• I agree with @YounesElOuarti - cleanliness, conciseness, and readability are not an advantage IMHO. I've been coding a reactive backend for the past 10 months. I can say that when it comes to simple implementation of logic then it's fine, but when you start coding logic which is more complex, it becomes a bit hellish even for someone who is familiar with reactive programming. It becomes a lot more difficult when you onboard to the team someone who has never worked with reactive code. Unless I absolutely require non-blocking code for high scale/performance, I wouldn't go down the reactive path
    – S. D.
    Apr 30 at 14:00
  • 1
    It is definitely not a cleaner code, most code implemented with reactive programming look like an unending chaining of methods and let's not even go into trying to debug something written with reactive programming, I wouldn't wish that on my worst enemy. May 8 at 0:47

Reactive programming is a kind of imperative programming. Reactive programming is a kind of parallel programming. You can achieve performance gain over single threaded execution only if you manage to create parallel branches. Will they executed by multiple threads, or by reactive constructs (which in fact are asynchronous procedures), does not matter.

The single advantage of reactive programming over multithreaded programming is lower memory consumption (each thread requires 0.5...1 megabyte). The disadvantage is less easy programming.

UPDATE (Aug 2020). Parallel programming can be of 2 flavours: mulithreaded programming, where main activity is thread, and asynchronous programming, where main kind of activity is asynchronous procedure (including actors, which are repeatable asynchronous procedures). In mulithreaded programming, various means of communication are used: unbounded queues, bounded (blocking) queues, binary and counting semaphores, countdownLatches and so on. Moreover. there is always possiblity to create your own mean of communication. In asynchronous programming, until recently, only 2 kinds of communicators were used: future for non-repeatable asynchronous procedures, and unbounded queue for actors. Unbounded queue causes problems when producer works faster than consumer. To cope with this problem, new communication protocol was invented: reactive stream, which is combination of unbounded queue and counting (asynchronous) semaphore to make the queue bounded. This is direct analogue to the blocking queue in multithreaded programming. And programming with reactive streams was proudly called Reactive Programming (imagine, if in multithreded programming, programming with blocking queues was called Blocking Programming). But again, no means to create own communication tools were provided to asynchronous programmer. And the asynchronous semaphore cannot be used in its own, only as part of reactive stream. That said, the theory of asynchronous programming, including theory of reactive programming, lags far behind the theory of multithreded programming.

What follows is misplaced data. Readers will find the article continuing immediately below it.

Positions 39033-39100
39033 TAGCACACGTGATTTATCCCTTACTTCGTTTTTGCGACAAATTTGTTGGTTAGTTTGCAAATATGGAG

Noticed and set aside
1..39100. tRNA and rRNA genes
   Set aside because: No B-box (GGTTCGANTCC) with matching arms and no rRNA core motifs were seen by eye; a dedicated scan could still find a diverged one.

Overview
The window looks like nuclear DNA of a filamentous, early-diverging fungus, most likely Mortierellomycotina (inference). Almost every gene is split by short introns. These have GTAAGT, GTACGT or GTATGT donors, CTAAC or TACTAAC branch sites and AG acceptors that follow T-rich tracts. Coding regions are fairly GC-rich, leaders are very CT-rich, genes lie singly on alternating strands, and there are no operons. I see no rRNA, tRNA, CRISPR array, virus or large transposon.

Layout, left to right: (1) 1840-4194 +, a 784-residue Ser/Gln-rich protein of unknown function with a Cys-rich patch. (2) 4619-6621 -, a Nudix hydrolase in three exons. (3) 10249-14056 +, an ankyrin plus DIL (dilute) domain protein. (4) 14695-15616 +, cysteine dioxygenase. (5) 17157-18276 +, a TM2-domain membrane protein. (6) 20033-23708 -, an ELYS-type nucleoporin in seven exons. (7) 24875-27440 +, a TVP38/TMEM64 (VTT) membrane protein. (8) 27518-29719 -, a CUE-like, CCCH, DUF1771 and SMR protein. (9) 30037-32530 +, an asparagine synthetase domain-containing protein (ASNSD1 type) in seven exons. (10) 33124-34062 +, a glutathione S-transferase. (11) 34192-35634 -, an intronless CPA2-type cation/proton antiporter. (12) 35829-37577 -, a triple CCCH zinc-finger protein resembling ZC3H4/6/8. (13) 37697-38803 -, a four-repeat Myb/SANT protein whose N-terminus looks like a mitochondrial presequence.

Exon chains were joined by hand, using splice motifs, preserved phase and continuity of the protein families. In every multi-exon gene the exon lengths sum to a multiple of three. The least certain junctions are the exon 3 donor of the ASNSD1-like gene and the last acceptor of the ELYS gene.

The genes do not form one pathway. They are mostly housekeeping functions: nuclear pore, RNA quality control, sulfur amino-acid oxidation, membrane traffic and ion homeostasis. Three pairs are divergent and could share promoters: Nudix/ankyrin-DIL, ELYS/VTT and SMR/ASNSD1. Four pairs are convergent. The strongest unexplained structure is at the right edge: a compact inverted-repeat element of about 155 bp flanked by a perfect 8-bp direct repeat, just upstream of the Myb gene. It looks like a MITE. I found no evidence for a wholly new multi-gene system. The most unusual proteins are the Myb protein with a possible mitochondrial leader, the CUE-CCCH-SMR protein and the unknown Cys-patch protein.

A fancy addition to reactive streams is mapping/filtering functions allowing to write linear piplines like


etc. But this is not an exclusive feature of reactive programming. And this allows to create only linear piplines, while in multithreaded programming it is easy to create computational graphs of arbitrary topology.


  • This answer is completely inaccurate
    – PhilT
    Mar 3, 2020 at 21:58
  • 3
    @PhilT this answer contradicts to the the general beliefs, but is absolutely accurate. Just the time has not come. Once upon a time, people thought the Earth is flat and the Sun revolves around the Earth. Mar 4, 2020 at 8:49
  • The third sentence contradicts the second.
    – PhilT
    Mar 4, 2020 at 12:39
  • The last sentence of the first paragraph makes no sense. The sentence about memory consumption is pure nonsense. Threads don't take 0.5-1mb.
    – PhilT
    Mar 4, 2020 at 12:43
  • Reactive programming is declarative not imperative and can be used with either declarative or imperative programming paradigms. Reactive programming can be used in single or multithreaded code.
    – PhilT
    Mar 4, 2020 at 12:49